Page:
Planning & Investment Knowledge Base

Investment Audits



Investment audits provide assurance to NZ Tranport Agency that its land transport investments are being well managed and providing value for money Selecting the right things to do, implementing them in the right way, at the right time and for the right price. .


All road controlling authorities (Approved Organisations and NZ Tranport Agency(state highways)) are subject to investment audits. The Land Transport Management Act 2003 section 95(1)(e)(ii), requires the NZ Tranport Agency to audit the performance of Approved Organisations in relation to activities it has approved.



Investment audits take a risk based approach and consider some or all of the following components depending on audit scope:

  • planning and prioritisation of land transport activities
  • actual activity versus planned activity
  • validity of information informing decision making, for example Road Assessment and Maintenance Management (RAMM) data, Transport Investment Online (TIO The NZTA's web-based funding allocation system. ) achievement returns
  • procurement
  • contract and programme management
  • financial systems and claiming processes
  • special conditions of funding.


How entities are selected and notified for investment audits

Around 25 investment audits are completed each year by the Investment Assurance team of the NZ Tranport Agency(Planning & Investment).


Approved Organisations and NZ Tranport Agency(state highways) offices are selected for auditing at the start of each financial year using risk and time based criteria. This is done as part of the development of a wider investment assurance work programme. All approved organisations and NZ Tranport Agency(state highways) are notified in a general circular of the planned programme of investment audits.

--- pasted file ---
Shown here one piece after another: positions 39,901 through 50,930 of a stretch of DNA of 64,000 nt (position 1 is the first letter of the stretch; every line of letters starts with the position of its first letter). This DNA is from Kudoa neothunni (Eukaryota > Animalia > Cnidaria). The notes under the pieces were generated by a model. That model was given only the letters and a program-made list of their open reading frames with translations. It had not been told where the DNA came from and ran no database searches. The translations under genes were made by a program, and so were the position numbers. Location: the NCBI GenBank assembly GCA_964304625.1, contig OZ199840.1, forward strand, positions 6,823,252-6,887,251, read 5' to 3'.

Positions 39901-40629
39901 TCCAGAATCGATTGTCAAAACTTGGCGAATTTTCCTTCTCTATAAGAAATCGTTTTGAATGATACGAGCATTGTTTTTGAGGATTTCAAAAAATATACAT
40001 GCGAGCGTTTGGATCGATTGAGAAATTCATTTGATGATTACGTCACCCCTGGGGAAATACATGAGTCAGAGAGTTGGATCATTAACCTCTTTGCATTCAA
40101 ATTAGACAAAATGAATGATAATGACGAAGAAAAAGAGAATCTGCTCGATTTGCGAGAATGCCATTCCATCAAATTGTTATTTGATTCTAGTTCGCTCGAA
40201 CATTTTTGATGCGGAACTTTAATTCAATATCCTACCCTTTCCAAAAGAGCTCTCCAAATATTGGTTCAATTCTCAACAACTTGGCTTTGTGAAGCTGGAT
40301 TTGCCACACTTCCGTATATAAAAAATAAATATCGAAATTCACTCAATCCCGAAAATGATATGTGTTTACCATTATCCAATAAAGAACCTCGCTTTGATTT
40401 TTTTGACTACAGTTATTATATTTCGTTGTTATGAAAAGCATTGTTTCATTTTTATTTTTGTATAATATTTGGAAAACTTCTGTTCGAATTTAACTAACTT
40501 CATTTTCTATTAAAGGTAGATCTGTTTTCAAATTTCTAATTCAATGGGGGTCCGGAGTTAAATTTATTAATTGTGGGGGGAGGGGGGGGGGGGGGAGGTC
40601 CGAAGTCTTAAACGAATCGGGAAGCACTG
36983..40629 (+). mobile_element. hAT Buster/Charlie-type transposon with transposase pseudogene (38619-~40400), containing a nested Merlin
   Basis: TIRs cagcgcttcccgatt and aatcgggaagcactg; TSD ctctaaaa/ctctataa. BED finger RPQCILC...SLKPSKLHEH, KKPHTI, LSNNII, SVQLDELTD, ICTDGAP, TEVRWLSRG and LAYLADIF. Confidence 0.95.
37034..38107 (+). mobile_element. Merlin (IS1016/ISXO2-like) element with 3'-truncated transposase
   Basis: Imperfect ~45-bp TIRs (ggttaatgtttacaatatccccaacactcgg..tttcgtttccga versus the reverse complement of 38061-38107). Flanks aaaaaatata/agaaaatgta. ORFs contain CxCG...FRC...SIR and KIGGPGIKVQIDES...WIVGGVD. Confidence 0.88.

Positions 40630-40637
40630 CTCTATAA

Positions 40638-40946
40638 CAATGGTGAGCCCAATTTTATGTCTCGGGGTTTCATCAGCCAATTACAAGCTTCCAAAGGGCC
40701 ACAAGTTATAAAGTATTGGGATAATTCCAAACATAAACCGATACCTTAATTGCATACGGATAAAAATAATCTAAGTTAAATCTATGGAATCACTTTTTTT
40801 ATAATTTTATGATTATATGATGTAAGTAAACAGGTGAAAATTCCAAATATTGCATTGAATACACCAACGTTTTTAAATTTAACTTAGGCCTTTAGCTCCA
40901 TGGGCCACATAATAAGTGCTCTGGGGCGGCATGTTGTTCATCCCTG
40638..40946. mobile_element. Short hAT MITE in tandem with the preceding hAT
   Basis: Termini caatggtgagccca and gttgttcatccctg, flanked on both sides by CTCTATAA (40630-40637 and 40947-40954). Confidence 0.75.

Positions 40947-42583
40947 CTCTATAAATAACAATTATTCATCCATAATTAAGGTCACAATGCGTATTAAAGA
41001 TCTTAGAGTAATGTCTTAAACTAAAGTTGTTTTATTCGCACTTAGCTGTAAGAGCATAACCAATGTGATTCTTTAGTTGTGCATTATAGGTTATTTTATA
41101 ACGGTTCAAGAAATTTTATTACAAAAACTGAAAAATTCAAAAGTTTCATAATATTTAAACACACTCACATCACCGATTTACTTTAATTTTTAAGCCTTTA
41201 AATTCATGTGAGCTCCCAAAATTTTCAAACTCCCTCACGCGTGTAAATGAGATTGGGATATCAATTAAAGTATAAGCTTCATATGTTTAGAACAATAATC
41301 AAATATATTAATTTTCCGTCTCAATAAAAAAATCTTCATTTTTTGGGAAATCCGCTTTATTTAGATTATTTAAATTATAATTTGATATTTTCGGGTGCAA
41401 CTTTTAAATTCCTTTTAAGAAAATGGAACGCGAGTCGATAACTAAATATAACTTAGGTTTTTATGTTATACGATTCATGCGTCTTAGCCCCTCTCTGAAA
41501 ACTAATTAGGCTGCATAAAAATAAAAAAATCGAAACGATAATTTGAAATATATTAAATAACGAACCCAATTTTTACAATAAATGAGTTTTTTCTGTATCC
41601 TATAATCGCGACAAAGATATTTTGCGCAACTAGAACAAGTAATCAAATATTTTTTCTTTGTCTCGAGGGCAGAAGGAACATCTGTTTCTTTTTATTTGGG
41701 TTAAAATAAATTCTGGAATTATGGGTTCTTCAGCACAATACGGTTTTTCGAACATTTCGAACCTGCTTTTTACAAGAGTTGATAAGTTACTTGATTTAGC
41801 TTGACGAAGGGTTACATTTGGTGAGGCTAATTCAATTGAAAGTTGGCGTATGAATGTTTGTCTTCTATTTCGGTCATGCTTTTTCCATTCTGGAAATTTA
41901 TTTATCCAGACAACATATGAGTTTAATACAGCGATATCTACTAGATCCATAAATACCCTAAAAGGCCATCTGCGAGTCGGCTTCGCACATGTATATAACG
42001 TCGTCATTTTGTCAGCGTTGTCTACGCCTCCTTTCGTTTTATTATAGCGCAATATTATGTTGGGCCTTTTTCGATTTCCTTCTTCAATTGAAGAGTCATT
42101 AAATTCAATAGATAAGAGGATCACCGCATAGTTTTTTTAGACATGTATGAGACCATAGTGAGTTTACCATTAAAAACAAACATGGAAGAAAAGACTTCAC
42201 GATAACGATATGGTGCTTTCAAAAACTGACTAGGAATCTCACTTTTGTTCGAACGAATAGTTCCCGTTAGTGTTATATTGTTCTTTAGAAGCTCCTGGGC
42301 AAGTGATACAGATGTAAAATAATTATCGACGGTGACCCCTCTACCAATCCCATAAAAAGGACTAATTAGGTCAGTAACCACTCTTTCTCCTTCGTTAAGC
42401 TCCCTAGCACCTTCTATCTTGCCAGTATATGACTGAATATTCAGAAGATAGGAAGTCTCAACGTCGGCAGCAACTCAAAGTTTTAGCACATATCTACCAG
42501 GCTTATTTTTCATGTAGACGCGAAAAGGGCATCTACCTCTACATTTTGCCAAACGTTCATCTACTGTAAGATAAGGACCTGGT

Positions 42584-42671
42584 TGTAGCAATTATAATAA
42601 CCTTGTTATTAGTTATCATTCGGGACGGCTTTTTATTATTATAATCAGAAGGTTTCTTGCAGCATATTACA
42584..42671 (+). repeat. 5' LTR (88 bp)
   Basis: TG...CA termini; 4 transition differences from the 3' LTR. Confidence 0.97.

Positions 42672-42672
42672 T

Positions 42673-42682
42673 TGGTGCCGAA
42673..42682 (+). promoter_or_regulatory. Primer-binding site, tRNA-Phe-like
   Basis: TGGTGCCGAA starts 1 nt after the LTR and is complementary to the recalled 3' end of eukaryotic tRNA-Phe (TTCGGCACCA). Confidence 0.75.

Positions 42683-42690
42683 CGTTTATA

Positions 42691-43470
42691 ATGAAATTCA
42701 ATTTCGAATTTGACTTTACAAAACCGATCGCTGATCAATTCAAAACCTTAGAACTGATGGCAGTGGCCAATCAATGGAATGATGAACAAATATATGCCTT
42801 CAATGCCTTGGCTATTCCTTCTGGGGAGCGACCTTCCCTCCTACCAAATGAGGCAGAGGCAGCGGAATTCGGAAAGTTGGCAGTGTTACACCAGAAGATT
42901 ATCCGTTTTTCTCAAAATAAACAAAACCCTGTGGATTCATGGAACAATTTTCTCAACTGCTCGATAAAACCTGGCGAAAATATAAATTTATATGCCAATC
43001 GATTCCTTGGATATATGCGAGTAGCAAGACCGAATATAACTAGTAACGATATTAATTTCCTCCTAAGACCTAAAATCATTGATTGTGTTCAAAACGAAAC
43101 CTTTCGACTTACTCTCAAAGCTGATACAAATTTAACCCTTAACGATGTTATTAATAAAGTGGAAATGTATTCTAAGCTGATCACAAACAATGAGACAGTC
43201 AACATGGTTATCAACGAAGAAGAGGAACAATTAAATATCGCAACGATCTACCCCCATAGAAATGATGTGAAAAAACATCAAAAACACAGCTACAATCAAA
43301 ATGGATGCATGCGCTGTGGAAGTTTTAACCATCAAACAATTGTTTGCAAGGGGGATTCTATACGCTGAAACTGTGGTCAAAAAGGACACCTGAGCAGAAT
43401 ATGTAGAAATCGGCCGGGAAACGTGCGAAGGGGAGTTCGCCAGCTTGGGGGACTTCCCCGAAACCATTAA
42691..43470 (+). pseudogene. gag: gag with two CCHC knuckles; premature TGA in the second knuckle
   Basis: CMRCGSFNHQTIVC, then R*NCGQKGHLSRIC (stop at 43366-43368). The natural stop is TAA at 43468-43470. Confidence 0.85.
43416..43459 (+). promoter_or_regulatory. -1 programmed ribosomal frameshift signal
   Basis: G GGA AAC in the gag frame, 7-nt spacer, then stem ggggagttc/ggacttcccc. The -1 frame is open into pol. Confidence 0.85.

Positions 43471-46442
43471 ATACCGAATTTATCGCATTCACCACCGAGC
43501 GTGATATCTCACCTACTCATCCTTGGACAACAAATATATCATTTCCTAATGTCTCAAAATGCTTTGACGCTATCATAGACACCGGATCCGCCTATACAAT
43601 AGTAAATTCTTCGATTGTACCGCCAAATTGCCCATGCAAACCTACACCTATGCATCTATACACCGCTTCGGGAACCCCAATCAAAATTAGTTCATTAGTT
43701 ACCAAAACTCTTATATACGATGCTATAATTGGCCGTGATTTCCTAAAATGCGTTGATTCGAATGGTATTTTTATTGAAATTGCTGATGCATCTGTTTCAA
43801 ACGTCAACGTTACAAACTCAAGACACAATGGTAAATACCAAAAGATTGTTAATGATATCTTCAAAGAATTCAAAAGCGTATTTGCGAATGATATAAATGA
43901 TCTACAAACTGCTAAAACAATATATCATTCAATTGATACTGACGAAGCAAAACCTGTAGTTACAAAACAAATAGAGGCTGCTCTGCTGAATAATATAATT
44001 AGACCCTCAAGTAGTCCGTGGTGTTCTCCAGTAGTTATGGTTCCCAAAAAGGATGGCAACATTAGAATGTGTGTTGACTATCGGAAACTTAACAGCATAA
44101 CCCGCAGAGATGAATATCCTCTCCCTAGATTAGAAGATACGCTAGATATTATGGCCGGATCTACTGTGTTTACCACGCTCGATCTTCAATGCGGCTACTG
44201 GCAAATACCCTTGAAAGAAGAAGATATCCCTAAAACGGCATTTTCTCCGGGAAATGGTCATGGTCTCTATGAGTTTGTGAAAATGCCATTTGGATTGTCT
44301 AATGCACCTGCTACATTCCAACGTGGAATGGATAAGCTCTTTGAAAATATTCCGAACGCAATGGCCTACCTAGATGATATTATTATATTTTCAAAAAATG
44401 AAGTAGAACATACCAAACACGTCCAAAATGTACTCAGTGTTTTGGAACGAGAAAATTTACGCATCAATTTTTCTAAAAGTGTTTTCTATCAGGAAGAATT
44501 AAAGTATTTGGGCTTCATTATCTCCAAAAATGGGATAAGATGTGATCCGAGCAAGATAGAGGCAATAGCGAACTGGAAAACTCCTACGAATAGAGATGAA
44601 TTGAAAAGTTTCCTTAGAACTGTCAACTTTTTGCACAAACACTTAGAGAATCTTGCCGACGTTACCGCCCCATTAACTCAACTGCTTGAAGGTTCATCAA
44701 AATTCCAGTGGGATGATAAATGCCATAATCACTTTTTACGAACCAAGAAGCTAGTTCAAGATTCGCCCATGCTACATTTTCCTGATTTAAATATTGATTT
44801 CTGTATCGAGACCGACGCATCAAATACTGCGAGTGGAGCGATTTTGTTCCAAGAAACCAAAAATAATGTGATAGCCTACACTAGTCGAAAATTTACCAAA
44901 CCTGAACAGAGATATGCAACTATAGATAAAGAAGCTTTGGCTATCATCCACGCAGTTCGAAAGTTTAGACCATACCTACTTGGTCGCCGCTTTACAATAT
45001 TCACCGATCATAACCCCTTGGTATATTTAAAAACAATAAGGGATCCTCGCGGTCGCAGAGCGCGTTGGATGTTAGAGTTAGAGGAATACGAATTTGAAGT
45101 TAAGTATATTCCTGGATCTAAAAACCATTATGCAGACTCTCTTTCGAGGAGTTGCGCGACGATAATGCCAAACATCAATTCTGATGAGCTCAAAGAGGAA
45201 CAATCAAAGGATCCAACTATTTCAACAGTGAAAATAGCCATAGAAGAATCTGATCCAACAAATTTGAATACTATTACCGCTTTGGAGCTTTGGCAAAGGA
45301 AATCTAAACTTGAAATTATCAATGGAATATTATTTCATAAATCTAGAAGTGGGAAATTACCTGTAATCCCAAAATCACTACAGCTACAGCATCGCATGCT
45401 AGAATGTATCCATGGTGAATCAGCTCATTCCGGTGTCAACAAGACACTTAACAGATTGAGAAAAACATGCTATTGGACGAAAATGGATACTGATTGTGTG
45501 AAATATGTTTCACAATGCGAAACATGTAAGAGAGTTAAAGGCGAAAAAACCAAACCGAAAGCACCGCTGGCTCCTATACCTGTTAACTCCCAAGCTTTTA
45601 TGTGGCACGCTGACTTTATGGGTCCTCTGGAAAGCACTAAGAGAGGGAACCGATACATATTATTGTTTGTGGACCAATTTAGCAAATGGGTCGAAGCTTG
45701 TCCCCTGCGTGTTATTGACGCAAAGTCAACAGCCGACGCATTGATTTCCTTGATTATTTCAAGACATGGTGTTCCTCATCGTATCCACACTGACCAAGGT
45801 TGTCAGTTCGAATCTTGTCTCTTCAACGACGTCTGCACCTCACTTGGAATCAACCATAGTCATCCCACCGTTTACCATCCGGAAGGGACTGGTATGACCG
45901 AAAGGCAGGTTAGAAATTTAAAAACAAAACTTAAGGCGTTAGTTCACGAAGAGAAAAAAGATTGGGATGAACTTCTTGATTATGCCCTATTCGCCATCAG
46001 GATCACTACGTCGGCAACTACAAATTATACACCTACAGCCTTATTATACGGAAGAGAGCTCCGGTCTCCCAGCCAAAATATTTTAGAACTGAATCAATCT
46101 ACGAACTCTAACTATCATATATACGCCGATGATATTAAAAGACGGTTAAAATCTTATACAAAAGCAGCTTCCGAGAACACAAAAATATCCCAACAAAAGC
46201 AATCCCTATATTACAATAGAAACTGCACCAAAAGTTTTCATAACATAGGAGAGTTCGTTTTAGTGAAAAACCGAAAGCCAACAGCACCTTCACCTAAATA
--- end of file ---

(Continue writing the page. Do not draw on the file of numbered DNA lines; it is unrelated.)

An auditor will contact an approved organisation at least one month ahead of a planned investment audit to arrange its details. This includes requesting that information be made available for the audit and agreeing a suitable date for the audit fieldwork to take place.


The audit process and fieldwork – information for audited entities

Audit visits usually take between two and five days to complete. The time required depends on factors such as the planned audit scope and the size of the audited entity and its land transport network. These factors also influence how many auditors will attend a visit. A lead auditor will advise you ahead of a visit how long it is expected to take and who will be attending.


Further information about what is involved with audit fieldwork and the general audit process followed is provided here.



Last Updated: 22/04/2016 1:04pm